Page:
The Internet has created this funny, or not so funny, illusion that any image you see is up for grabs to throw a caption over or repurpose for your own project. Such is not the case. Copyright is alive and well, and just as its purpose intended, it has served to protect photographers time and again – whether its a macaque taking a selfie or a photographer like Daniel Morel whose work was downloaded and shared from Twitter.
If you’re an editor, designer or a creative looking for images online, get to know these basic rules when it comes to copyright. Not only will it protect you in your own creative endeavors, but it will protect the photographer, too.
What is copyright?
Copyright is the legal right over intellectual property. This can encompass writing, music, film, design, photography and more. Copyright comes into effect upon the creation of the work, and the owner is the creator of the work who has power to grant legal right of the work to others.
How do you legally use a photo?
The owner of an image (the photographer) can grant you the right to use their image legally by licensing the image to you via a photography licensing platform, like EyeEm Market. This is the simplest way to access original images at fair prices for both you and the photographer. With two kinds of licensing, editorial and commercial, the image is priced depending on how you will be using it.
Fair Use comes allows you to use an image based on three conditions. First is if it used for limited non-profit and educational use. Second is if it is changed so drastically that it no longer has the same meaning or purpose, and third is if it is used informatively for the public good.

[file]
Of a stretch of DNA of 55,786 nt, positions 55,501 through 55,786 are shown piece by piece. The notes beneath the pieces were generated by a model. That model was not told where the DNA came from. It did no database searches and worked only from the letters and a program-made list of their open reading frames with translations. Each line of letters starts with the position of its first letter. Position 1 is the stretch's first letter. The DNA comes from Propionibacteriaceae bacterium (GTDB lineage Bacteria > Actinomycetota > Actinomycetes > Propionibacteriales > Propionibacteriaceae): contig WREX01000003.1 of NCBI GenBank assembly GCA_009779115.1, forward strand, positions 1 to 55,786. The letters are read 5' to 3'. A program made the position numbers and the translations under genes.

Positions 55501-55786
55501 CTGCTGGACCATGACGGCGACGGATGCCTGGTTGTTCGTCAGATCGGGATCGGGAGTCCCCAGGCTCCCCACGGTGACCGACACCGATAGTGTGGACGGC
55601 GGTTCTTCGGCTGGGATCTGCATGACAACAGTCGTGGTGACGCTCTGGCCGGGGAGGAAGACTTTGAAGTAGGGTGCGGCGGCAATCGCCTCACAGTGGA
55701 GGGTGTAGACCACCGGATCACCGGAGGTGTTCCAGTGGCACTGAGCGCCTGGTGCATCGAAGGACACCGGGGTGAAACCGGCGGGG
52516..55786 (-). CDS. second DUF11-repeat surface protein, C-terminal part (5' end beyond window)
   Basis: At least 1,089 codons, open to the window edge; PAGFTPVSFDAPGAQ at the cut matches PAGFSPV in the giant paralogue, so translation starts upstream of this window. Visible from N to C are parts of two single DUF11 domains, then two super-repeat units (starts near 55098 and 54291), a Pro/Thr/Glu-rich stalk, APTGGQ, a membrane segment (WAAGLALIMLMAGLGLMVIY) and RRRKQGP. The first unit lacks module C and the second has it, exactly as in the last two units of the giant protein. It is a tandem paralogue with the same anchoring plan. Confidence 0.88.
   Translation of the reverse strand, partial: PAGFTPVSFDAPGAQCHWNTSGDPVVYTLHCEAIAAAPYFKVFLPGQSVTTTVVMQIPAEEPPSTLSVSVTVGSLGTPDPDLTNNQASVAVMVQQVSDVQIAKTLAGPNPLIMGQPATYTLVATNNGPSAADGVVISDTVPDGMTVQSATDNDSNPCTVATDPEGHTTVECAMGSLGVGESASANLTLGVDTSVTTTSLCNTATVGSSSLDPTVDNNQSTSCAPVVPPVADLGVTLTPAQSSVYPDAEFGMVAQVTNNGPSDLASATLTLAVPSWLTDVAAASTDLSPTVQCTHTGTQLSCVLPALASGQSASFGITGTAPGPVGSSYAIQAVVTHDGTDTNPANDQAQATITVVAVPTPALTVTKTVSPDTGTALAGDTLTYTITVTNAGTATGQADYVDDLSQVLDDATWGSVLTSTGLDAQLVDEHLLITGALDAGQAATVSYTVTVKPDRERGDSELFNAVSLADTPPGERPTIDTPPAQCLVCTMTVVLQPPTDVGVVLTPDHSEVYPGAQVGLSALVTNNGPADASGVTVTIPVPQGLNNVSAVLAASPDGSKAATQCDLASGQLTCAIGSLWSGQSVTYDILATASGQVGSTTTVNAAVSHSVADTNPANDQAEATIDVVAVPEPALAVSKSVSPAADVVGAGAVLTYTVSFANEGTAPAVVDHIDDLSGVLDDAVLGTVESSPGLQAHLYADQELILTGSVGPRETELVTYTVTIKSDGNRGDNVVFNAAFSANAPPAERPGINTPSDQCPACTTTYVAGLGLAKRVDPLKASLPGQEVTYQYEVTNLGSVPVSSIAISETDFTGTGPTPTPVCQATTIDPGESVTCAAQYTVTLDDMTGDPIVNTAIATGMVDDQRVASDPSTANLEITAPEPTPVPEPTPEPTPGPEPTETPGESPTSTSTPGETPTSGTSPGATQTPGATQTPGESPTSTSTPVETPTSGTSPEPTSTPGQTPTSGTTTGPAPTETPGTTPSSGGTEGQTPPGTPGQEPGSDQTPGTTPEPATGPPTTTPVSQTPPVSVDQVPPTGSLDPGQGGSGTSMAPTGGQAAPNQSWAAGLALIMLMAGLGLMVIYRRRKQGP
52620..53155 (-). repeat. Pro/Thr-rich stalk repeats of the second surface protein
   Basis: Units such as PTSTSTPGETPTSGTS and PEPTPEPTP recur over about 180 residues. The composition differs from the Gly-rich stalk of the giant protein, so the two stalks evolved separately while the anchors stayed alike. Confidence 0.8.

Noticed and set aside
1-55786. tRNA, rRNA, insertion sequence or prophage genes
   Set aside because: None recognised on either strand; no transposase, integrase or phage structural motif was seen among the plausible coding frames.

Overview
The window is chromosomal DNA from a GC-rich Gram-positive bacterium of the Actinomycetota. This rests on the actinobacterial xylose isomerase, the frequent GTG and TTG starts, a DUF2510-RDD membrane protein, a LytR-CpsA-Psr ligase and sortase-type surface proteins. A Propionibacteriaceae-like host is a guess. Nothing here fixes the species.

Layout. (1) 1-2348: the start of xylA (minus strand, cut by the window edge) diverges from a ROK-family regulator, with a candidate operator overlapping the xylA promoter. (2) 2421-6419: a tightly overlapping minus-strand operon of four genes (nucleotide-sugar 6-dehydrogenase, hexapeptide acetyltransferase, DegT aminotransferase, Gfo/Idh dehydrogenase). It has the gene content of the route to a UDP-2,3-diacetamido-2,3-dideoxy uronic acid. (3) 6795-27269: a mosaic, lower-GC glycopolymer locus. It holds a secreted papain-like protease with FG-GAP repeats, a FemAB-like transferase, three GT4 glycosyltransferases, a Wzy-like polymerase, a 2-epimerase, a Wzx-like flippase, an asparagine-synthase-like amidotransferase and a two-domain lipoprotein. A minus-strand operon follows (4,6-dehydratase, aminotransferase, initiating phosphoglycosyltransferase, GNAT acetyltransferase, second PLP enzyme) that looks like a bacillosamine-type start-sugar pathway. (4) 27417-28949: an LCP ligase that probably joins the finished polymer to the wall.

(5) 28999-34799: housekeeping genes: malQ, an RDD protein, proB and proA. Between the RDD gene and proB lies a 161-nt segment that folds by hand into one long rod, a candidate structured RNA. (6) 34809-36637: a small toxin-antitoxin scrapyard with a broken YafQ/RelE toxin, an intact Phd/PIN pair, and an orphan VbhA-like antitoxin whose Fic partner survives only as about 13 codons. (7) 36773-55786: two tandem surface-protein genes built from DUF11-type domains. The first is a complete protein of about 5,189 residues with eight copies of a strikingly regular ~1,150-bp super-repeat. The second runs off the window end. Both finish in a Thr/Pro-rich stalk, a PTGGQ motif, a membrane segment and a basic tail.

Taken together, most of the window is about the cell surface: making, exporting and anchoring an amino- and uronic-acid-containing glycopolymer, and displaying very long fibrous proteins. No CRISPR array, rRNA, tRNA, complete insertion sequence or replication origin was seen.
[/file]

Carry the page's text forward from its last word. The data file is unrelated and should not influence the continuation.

Creative Commons is a kind of licensing. In this case, a photographer releases the rights to their image under certain conditions. These conditions vary and can be as simple as making sure the image appears with a credit to the owner. If a photographer gives you permission by email to use the image for free under their conditions, this would fall under Creative Commons.
Public Domain is also a case in which the owners rights have expired, been forfeited or do not apply. Examples include the works of Shakespeare and Beethoven.
What to Avoid
• Using a photo found online without addressing the above
• Ignoring the conditions of a paid or Creative Commons license
• Printing and keeping an image found online
• Neglecting to educate yourself on copyright law, including local laws
Note that the above is a general guideline to copyright, but law can vary case by case and from country to country. Learn more below and by researching on where you are.
Header image by @brendontjg